What Costco and UK free trade talks have in common when it comes to beef

What Costco and UK free trade talks have in common when it comes to beef

Australian beef in Costco stores.

Australian beef in Costco stores.


How sustainability is manifesting itself in Australia's red meat business


FROM big corporations factoring greenhouse gas emissions into procurement decisions and brands underpinned by carbon neutral claims to trade deals honing in on environmental issues, how the concept of sustainability is manifesting itself in beef business was put under the spotlight at a recent industry webinar.

Featuring the leaders of two beef industry peak councils, an internationally-based red meat trading analyst and the Assistant Vice President Meat of Costco Wholesale Bob Huskey, the panel discussion dealt with both the opportunities and challenges the concept of sustainability was presenting.


Mr Huskey, based in Washington, Seattle, has been in the meat game for 22 years and now oversees all proteins for Costco, an outfit which has 795 warehouses across 13 countries including 12 in Australia.

A big customer of Australian red meat, especially lamb, Costco has been building sustainability into its sourcing decisions more and more, Mr Huskey said.

It has even established a sustainability department.

"It's important to us that we are doing the right thing on issues such as greenhouse gas and deforestation," Mr Huskey told the webinar, organised by the Australian Beef Sustainability Framework's consultative committee.

"Secondly, at the rate at which we are growing if we don't change our sourcing practices, we won't have anything to sell in the future."

Meat & Livestock Australia's manager of global trade development Tim Ryan said sustainability was now featuring in some trade agreements.

"In particular, as we enter into negotiations with the United Kingdom and Europe, having sustainability credentials we can demonstrate will really help," he said.

Brands were also starting to use these type of credentials in international markets, he said.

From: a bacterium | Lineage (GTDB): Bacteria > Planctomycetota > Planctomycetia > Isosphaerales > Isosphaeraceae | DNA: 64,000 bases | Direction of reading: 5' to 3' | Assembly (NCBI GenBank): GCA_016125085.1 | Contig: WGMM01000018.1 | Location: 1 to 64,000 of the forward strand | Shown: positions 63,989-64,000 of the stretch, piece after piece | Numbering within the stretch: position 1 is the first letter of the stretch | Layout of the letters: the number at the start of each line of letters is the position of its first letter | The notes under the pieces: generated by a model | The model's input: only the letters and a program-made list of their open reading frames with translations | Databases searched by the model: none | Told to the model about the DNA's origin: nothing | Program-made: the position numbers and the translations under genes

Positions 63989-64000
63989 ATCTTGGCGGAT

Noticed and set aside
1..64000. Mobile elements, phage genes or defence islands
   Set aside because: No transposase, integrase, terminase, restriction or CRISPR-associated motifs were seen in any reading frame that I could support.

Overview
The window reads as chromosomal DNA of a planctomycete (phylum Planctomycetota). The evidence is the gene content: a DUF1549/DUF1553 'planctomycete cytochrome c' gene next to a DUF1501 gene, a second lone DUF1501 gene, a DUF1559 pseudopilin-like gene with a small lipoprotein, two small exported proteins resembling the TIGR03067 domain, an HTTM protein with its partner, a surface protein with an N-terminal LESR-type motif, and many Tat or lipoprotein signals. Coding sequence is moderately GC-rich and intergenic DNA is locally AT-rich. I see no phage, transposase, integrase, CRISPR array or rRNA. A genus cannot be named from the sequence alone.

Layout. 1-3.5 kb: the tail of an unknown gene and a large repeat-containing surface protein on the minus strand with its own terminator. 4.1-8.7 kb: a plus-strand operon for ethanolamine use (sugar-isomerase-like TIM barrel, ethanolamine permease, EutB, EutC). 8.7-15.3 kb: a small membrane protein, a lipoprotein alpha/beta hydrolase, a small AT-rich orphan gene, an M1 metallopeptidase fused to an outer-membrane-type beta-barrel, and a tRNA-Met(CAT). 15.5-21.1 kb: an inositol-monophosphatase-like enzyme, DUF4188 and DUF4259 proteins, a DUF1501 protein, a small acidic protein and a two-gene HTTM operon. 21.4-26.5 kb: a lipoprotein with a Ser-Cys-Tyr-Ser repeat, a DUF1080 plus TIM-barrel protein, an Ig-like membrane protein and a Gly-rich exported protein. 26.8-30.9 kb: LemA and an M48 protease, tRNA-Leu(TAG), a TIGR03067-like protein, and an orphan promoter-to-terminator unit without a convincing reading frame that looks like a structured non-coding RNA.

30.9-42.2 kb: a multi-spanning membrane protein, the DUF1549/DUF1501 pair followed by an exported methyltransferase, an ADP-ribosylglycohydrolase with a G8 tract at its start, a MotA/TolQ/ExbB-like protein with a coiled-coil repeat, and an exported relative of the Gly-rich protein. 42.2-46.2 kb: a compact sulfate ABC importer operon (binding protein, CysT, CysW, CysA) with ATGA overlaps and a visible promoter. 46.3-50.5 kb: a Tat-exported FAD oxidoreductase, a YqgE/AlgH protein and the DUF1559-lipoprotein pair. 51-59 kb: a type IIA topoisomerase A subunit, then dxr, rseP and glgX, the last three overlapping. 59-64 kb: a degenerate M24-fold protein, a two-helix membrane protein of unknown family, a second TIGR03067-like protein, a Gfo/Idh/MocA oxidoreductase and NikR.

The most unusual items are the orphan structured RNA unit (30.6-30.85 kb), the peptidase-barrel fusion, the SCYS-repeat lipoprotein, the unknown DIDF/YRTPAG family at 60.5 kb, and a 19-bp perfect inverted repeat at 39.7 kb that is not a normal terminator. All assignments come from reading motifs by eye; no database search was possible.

"In Singapore, where I am, I can go to the butchers and get two carbon neutral beef brands - it's not mainstream but there are niches in the market where consumers want a sustainable product."

Chief executive officer of the Australian Meat Industry Council Patrick Hutchinson said the processing sector was making large investments to tackle areas such as reduced water usage and utilisation of alternative energy - a number of plants were now using biogas, for example.

He said there were a number of individual producers and brands employing sustainability claims but the focus needed to shift to what 'Industry Inc' could achieve.

"What sort of sustainability process can we apply where all-of-industry plays a part and sets credentials - at the moment those credentials are being set in very specific, tight supply chains underpinned by brands," he said.

Chief executive officer with the Australian Live Exporters' Council Mark Harvey-Sutton felt sustainability manifests itself in how Australia conducts itself in-market.

"We are the only country in the world that has an assurance system around animal welfare that goes into market," he said.

"The other aspect is the trade dynamic. One of the things we've seen since COVID-19 commenced is a growing emphasis on food security in our trading markets.

"Our sector generally supplies developing markets and during the pandemic, food security concerns were heightened.

"What sustainability could mean in the future for us is what role we can play around food security."

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The story What Costco and UK free trade talks have in common when it comes to beef first appeared on Farm Online.


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